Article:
Breeding primarily in Europe, northern Africa, and western Asia, the European bee-eater is a colorful, thin bird. It has yellow and brown upper parts, with a black beak, blue or green belly and green wings. European bee-eaters commonly grow to between 10.6 and 11.4 inches (27 and 29 centimeters), although this length includes their elongated tail feathers, meaning its actual body isn't as long.
European bee-eaters obviously feed on bees (eating around 250 on a daily basis), but also hunt wasps, hornets, butterflies, lizards, and frogs. When dealing with an insect capable of stinging them, the bee-eaters smash the insect against a hard surface to remove the stinger, thus insuring a safe meal.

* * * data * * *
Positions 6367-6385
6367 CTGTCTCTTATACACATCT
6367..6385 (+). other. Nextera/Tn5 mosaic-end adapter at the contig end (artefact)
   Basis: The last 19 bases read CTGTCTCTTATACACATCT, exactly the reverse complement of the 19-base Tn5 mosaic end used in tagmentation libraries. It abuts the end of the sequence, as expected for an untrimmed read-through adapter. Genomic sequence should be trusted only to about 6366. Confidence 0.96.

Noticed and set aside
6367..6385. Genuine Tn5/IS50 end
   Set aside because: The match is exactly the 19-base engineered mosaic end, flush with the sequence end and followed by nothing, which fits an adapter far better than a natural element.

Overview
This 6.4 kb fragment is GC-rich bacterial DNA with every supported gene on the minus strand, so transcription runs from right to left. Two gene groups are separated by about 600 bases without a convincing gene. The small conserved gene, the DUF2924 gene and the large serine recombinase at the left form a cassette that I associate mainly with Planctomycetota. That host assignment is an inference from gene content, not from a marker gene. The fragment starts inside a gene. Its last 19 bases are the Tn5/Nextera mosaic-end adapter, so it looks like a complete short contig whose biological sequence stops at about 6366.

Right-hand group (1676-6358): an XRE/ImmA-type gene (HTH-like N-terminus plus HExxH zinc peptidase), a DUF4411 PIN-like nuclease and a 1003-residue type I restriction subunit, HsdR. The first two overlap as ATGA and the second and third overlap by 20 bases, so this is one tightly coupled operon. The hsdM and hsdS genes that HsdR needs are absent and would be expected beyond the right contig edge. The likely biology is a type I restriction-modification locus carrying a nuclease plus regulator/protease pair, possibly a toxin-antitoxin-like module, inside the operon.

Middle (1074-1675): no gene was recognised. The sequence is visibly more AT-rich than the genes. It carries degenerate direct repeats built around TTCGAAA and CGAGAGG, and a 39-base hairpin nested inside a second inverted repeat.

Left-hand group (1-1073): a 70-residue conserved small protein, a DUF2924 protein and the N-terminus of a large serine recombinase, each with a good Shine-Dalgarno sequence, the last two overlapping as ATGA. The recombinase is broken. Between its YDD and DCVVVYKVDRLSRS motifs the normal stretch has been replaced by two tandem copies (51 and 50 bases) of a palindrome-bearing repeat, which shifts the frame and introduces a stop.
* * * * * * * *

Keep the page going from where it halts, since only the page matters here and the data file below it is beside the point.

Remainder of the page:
The European bee-eater is a migratory bird, so although most of its breeding is done in the aforementioned regions, it can be found in tropical Africa, India, and Sri Lanka during the winter months. They nest in colonies, usually in sandy banks near the shores of rivers and make long tunnels to lay their eggs in. Both females and males take care of the eggs over the course of the 3 week incubation period. It has been noted that not only the parents of the young birds feed them but also occasionally older brothers or sisters of the young will bring food to the nest. This species is also known for its pleasant call.